A short time later, another shock came into her life; the coal mining company forced the family to move from the camp as it was for miners only. This meant that Deedie must leave her home and friends to another place that was unfamiliar to her and also required that she change to another school attendance area. With so many changes and trauma, Deedie became more and more uncommunicative especially with her family.

            Having seven children and her only income being $125 dollars a month for survivorâ??s income, it became more and more difficult for her mother to survive. Her mother made a decision to move her family to Oklahoma a place quite strange to Deedie, but where her mother had relatives. This was a small farming community occupied mostly with tenant farmers. For a year, the family lived with an aunt and uncle of her motherâ??s. They were to say the least, very strange acting to Deedie. The aunt was very aggressive and overly strict with Deedie and the other siblings. Deedie became more and more traumatized and finally received permission to live with another uncle and his family in a small town 13 miles away. One reason it was more satisfying was that he had a son of the same age, who was very kind to Deedie as was the rest of the family.

            This arrangement lasted for six months and then the uncle decided to move to California meaning that Deedie would have to return home. By this time, the aunt and uncle where she had previously shared a home had moved away and allowed her mother and family to remain in the home if they would farm a small plot in a â??share cropperâ?? arrangement.  Deedie upon her return became more and more withdrawn and rebellious against her mother and her discipline. In truth, her mother was not authorization but as relaxed as possible in her discipline. Deedie created so much rebellion (i.e., refusing to attend school), that her mother had to take very strict action even to the point of having to â??switchâ?? her one day in front of the other siblings who were horrified as they had never witnessed any harsh discipline  by their mother towards any of them.


            During this period of time, World War II ended and the soldiers were returning to their homes.  Deedie met one of the soldiers who was 10 years her senior. This may not seem too much of an age difference, but being 15 and having so many traumatic experiences in her life, it was just the beginning of more traumas. Her husband had been to war and was very wise to the world however he was uneducated and abusive.  It is unknown whether she ran away from home to get married, as she was under the legal age for marriage in the state of Oklahoma without permission from the parents.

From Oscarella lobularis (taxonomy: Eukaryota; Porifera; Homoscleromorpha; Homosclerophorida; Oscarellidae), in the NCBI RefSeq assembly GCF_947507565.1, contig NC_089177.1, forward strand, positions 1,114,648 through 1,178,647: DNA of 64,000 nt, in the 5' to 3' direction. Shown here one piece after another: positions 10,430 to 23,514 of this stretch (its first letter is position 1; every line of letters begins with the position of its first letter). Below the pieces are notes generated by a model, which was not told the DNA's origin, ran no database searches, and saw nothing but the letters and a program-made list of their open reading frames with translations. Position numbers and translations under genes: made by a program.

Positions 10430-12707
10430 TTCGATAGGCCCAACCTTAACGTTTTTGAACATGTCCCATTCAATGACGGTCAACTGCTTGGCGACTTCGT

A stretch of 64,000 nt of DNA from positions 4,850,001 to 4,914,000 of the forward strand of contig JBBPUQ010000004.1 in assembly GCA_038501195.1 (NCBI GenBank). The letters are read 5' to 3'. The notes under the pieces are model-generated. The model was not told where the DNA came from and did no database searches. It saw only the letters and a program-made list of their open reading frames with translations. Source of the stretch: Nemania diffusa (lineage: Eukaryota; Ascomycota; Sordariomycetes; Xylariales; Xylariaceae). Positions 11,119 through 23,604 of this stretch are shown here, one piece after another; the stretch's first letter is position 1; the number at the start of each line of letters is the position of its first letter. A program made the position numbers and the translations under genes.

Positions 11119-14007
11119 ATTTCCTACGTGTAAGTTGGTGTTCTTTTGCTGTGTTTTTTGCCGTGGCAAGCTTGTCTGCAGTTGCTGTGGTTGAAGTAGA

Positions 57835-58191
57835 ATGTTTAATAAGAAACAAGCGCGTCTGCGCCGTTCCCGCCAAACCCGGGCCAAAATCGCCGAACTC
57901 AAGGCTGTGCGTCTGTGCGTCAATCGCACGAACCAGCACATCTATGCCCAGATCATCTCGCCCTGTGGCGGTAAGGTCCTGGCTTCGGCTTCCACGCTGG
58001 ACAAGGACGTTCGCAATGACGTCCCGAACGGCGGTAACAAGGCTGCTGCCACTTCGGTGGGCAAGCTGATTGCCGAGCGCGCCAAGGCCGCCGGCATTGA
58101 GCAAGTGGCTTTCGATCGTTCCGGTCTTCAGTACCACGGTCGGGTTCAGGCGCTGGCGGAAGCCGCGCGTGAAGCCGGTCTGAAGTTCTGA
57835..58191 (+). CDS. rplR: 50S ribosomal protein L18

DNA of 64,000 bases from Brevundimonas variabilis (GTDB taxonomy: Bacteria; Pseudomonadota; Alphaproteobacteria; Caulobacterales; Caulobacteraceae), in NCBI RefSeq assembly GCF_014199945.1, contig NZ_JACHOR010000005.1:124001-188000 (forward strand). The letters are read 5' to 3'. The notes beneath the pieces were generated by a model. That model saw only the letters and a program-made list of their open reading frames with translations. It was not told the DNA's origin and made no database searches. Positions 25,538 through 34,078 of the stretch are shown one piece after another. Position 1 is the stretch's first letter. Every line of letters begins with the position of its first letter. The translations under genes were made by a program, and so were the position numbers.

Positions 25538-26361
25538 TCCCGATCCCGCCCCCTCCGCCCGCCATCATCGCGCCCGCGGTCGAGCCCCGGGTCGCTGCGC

Deedie moved into the home of her new husband. This home consisted of living with his father and a brother of the husband who also had just returned from the war.  She was required to cook for them, something that she had never previously learned to do as well as their cleaning and washing of their clothes.  From the narratorâ??s knowledge, there never appeared to be any complaining from Deedie even though in retrospect, she must have suffered severely.  Deedie appeared to be ill most of the time, but was never treated by a physician.

            Three years after her marriage, her husband obtained a job in New Mexico working in the oilfield. There she met a nice married couple who became lifelong friends. Deedie continued to have health problems and finally had to have surgery removing one of her ovaries.  A few years later, she gave birth to the first of her three children.  Deedie and her family then returned to Oklahoma where her husband worked at odd jobs, mainly as a ranch hand. It was during this period that the other two siblings were born.

            The narrator of this biographic sketch joined the military and knowledge of all that happened during the next four years is second story related. Deedie divorced her husband and returned with her children to her motherâ??s home.  She had not completed her high school diploma requirements and she completed a GED exam, allowing her to enter college. There was a government aid program for students who desired to enter the educational degree program and she chose to become a special education teacher.